Saturday, September 3, 2011

The Ramparts Walk: North Section

The Ramparts Walk along the top of Jerusalem's Old City Walls seems to be one of the best kept secrets in all of Jerusalem. For some reason, tourists and locals alike do not often make it to the Ramparts Walk. After having recently done the walk, I have to say that it's a great shame for those who have missed out on it. Walking along the ramparts provides a new view into parts of the Old City that would be otherwise inaccessible. It also allows you to peek firsthand into the lives of those who make the Old City their home as you pass by and over various residences throughout the four quarters. As you walk along the ramparts, the views both inside to the Old City as well as outside toward the New City are simply spectacular.


The Ramparts Walk is divided into two parts, the North Section and the South Section. The North Ramparts Walk takes you up and over the Christian and Arab quarters, leaving you close to the Temple Mount near the Lion's Gate. The South Ramparts Walk takes you on a stroll through the Armenian and Jewish quarters, also dropping you close to the Temple Mount, this time on the eastern side of the Western Wall. For security reasons, the Ramparts Walk does not cross directly over the Temple Mount. Thus, the walk must be done in two parts. Today, I'll show you images from my walk down the NORTH SECTION of the ramparts:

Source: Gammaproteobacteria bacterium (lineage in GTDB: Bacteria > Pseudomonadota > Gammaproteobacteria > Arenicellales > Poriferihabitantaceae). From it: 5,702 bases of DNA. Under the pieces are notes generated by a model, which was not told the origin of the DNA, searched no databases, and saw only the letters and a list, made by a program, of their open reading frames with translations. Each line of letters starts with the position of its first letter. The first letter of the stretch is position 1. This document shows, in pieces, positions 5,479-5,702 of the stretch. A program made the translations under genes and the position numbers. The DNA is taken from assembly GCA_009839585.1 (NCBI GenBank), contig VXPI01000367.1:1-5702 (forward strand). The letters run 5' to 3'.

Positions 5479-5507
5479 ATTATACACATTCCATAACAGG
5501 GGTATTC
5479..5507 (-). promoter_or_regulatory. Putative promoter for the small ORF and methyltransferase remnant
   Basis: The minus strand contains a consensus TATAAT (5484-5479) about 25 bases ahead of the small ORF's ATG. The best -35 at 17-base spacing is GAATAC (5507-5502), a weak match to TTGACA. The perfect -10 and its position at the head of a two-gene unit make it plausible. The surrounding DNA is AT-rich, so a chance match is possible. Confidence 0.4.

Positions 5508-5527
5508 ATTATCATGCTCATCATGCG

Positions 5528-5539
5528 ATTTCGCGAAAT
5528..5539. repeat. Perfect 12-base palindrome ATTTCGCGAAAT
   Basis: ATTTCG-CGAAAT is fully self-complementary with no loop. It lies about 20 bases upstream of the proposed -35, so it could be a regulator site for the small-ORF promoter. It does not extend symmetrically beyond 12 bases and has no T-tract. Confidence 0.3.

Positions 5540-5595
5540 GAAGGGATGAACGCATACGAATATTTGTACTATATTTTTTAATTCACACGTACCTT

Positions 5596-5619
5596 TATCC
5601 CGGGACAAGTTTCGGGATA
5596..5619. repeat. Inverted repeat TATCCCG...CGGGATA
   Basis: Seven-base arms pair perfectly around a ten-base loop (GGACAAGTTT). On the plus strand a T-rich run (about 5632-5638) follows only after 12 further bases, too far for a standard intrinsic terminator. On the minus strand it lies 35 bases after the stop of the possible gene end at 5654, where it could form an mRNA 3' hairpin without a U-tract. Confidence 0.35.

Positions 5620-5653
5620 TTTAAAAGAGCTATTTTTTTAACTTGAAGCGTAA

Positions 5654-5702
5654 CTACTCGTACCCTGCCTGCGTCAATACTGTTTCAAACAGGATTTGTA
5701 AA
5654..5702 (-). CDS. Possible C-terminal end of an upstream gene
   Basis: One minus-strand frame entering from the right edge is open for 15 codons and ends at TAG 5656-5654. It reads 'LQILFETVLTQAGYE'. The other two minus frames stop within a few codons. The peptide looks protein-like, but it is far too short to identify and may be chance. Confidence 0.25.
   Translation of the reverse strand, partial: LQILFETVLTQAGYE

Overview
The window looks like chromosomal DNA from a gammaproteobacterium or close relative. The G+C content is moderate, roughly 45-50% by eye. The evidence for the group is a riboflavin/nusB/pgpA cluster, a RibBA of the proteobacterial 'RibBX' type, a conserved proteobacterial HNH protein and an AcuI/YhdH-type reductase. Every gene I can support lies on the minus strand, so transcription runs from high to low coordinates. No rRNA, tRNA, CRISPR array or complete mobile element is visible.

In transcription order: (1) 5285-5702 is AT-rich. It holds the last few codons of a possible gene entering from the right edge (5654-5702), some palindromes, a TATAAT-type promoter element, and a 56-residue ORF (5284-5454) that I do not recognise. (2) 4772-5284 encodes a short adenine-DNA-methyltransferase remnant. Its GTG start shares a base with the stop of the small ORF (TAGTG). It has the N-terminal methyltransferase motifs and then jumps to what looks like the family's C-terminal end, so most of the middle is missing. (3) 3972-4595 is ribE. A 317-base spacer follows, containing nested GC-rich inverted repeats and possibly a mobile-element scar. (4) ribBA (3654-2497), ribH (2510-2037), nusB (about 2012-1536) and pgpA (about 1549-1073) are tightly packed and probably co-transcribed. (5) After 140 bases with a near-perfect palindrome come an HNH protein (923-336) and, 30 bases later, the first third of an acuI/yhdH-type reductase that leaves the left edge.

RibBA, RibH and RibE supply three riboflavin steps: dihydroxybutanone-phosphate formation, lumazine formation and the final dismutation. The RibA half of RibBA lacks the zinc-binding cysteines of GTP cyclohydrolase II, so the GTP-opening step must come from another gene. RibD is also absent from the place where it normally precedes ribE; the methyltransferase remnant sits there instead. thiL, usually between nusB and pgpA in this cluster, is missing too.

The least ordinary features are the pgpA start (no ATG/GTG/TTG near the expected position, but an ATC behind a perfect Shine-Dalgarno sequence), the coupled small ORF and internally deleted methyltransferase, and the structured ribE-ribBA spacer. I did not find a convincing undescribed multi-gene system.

To start your journey, you can take the Light Rail from anywhere in town directly to Safra Square (also called City Hall), the closest stop to the exterior of the Old City:

Walk yourself through the trendy Mamilla Mall (seen below) until you reach its far end next to the Jaffa Gate:

Here we are looking out from the railing next to Jaffa Gate, out towards the Germany Colony, the Montefiore Windmill and beyond:

The Jaffa Gate will be ahead of you, it's one of the seven different gates bordering the Old City. Pass through it and on your left you will almost immediately find a Tourist Information Office (contact information can be found at the bottom of this post) where you will enter to buy your ticket for the Ramparts Walk (16 shekels regularly priced will gain you entrance to both sides of the ramparts and if you have a student ID, you pay only 8 shekels):

After purchasing your tickets, up you will go toward the entrance for the Ramparts Walk North where you will catch your first view of the busy Old City down below. How refreshing do be away from the hustle and bustle of the crowded streets and busy markets (granted, in these photos, it's about 9 a.m. so the world had not quite woken up yet):


As you start your walk you will find dozens of small window-like holes from which to peer out to the streets down below on both sides, both toward the New City and the Old City. These holes allegedly served the purpose of fortifying the walled city and providing a means of defense for residents in ancient times:

Be sure to have on some good walking shoes because you'll be climbing up and down steep steps, winding around beautiful bends and walking carefully on sometimes slippery Jerusalem stone:



On your journey through the Ramparts Walk North, you will begin meandering through the Christian Quarter where you will pass over the New Gate, an orphanage, some churches and a parochial school, just to name a few sights: